Friday, February 22, 2019

"He finished what he started and he paid for what he broke."

February 22, 2019
   Snowed overnight and we woke up to a winter wonderland:

Snow in Cactusland!

   Stayed home in the morning, made a big ol' fire in the studio stove and worked on some opening sequence coverage for my big project.

Daily Whip Out:
"Charles Lummis Up Close"

Daily Scratchboard Whip Out:
"Lummis in Profile"

   And speaking of Lummis, here are two dynamos who figure prominently in my graphic novel.

Classmates Charles Lummis
and Teddy Roosevelt

   Sharlot Hall would have pitched her Olive Oatman story in the "Lion's Den," which was his home office at El Alisal in Pasadena, California.

The Lion's Den

   I can relate to Lummis because he had a vision for a magazine, Out West, with the motto: "The Nation Back of us, the World in Front."

   The first issue, in 1902, had a poem by Sharlot Hall and the frontice piece was an allegory of the Genius of the West, by Maynard Dixon.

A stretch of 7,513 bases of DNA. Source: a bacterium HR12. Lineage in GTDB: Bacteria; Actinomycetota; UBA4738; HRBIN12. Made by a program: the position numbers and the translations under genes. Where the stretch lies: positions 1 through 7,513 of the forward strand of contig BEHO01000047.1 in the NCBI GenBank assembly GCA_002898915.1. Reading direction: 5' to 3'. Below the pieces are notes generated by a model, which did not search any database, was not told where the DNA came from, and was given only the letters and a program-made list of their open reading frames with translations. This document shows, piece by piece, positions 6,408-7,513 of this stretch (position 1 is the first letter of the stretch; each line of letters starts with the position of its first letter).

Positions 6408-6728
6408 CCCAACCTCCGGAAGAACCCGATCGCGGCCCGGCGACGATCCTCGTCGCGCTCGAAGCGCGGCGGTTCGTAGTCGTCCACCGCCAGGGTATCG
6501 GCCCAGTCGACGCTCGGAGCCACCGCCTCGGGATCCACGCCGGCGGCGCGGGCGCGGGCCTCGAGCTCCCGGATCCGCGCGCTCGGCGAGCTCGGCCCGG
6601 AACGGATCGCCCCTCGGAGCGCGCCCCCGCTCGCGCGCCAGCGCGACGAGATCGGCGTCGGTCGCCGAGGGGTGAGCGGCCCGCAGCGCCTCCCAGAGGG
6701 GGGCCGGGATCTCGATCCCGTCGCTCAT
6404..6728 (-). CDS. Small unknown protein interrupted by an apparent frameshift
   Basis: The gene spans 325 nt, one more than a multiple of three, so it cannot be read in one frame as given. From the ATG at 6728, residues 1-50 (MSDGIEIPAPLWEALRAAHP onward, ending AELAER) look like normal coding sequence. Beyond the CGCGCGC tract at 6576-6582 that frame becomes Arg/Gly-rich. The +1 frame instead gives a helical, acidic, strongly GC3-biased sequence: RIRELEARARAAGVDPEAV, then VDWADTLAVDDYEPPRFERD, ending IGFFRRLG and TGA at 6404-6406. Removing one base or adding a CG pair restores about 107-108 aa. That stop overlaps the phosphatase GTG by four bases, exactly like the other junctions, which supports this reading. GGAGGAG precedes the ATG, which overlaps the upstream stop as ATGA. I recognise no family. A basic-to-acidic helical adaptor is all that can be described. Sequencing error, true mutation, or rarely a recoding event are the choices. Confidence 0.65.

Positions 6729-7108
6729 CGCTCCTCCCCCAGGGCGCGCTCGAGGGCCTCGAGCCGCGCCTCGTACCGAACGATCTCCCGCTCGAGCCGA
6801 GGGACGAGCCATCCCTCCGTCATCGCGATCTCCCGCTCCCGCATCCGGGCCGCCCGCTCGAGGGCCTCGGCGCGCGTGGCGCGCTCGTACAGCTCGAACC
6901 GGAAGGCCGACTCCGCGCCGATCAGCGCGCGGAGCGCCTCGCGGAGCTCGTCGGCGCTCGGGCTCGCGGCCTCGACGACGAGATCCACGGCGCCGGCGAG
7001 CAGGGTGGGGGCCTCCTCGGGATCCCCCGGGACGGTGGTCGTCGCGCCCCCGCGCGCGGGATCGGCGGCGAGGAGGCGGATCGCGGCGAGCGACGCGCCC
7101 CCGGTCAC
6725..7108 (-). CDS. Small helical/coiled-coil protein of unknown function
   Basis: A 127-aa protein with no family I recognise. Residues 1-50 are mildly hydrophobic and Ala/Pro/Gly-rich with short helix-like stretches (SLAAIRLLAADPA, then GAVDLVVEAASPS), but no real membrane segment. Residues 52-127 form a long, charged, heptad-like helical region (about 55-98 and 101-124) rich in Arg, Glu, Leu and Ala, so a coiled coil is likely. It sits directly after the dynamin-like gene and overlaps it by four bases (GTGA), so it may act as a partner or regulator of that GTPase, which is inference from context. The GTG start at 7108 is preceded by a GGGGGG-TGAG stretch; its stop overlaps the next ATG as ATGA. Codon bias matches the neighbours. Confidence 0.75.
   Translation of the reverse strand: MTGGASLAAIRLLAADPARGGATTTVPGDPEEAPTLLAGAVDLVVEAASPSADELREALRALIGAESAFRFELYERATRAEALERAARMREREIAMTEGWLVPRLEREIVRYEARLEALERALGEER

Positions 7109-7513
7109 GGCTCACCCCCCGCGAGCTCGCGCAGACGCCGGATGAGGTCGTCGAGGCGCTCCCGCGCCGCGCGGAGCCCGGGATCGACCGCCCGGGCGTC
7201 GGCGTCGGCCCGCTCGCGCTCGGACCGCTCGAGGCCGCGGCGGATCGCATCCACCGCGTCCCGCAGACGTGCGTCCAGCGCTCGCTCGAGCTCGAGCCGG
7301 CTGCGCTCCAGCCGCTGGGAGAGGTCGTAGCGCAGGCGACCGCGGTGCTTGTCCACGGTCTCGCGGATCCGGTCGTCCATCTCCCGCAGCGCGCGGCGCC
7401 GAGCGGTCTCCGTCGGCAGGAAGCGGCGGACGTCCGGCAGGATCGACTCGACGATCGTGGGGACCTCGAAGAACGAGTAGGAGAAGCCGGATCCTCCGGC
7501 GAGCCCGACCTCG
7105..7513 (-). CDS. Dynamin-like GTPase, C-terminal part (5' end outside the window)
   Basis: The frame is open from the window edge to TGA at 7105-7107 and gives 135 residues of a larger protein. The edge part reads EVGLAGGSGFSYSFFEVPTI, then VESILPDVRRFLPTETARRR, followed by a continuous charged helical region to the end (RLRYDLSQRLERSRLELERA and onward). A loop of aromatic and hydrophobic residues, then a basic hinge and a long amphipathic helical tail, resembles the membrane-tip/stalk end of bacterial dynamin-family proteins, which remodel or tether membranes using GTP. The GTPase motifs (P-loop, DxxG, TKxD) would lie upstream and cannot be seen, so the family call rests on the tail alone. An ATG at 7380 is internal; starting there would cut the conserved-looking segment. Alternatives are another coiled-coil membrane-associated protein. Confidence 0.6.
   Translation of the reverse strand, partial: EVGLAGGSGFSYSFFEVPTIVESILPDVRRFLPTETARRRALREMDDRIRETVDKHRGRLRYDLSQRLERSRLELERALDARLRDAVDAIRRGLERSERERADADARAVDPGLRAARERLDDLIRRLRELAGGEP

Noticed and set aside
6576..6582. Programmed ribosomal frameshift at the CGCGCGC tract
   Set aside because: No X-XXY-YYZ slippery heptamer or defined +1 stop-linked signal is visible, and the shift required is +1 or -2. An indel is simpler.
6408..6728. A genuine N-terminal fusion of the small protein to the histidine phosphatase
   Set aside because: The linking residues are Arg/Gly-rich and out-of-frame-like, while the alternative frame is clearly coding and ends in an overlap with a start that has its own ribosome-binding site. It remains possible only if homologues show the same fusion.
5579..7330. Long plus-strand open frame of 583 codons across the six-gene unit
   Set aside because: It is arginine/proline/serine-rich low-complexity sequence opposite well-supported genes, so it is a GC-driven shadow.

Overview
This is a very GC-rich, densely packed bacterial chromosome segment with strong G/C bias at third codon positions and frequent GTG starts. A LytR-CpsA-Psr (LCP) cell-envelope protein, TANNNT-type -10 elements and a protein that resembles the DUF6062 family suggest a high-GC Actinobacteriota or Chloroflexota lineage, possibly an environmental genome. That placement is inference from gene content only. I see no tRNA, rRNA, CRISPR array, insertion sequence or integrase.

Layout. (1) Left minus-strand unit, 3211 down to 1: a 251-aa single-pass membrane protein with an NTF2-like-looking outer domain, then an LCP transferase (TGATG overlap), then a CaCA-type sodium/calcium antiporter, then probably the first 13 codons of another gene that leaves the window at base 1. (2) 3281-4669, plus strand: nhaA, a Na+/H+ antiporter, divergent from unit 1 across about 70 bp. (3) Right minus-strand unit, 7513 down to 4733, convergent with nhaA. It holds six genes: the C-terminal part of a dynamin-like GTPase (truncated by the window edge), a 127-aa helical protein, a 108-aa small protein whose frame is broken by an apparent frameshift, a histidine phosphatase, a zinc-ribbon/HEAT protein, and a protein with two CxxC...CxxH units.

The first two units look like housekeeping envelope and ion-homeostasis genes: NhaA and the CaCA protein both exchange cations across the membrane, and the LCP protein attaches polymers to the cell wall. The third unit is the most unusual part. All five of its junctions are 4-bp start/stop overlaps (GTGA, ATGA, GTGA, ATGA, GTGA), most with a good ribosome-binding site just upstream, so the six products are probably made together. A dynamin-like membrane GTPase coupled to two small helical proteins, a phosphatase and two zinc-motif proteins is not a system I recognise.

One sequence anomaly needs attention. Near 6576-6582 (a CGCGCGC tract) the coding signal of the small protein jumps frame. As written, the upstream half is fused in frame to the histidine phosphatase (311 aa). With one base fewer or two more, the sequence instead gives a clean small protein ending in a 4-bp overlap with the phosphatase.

Daily Whip Out:
"Sketched this at Maynard's cabin in Utah"

   Besides all that, Lummis shared another aspect of the biz which I can relate to: "We were poor all the time and sometimes had pretty serious tangles with the printers before they would trust us for another issue." His salary was $50 a month and there were never enough hours in the day. He found himself working until midnight almost every night. When he awoke in the morning he found that his "brains for the day had not arrived yet." All things I can really, really relate to.

   Our story will corral all of the Westerners on the scene at that time, from Frederick Remington to Owen Wister to Thomas Moran, Will Rogers and Charlie Russell, plus local favorites like Charles Poston, Charles Goodnight and a certain outlaw who uses the alias Berry Stapp.

"I have not the art to say things softly."

—Charles Lummis

"He finished what he started and he paid for what he broke."

—Eugene Manlove Rhodes, in his eulogy to Lummis

"The meek shall inherit the earth, but not the mineral rights."

—J. Paul Getty

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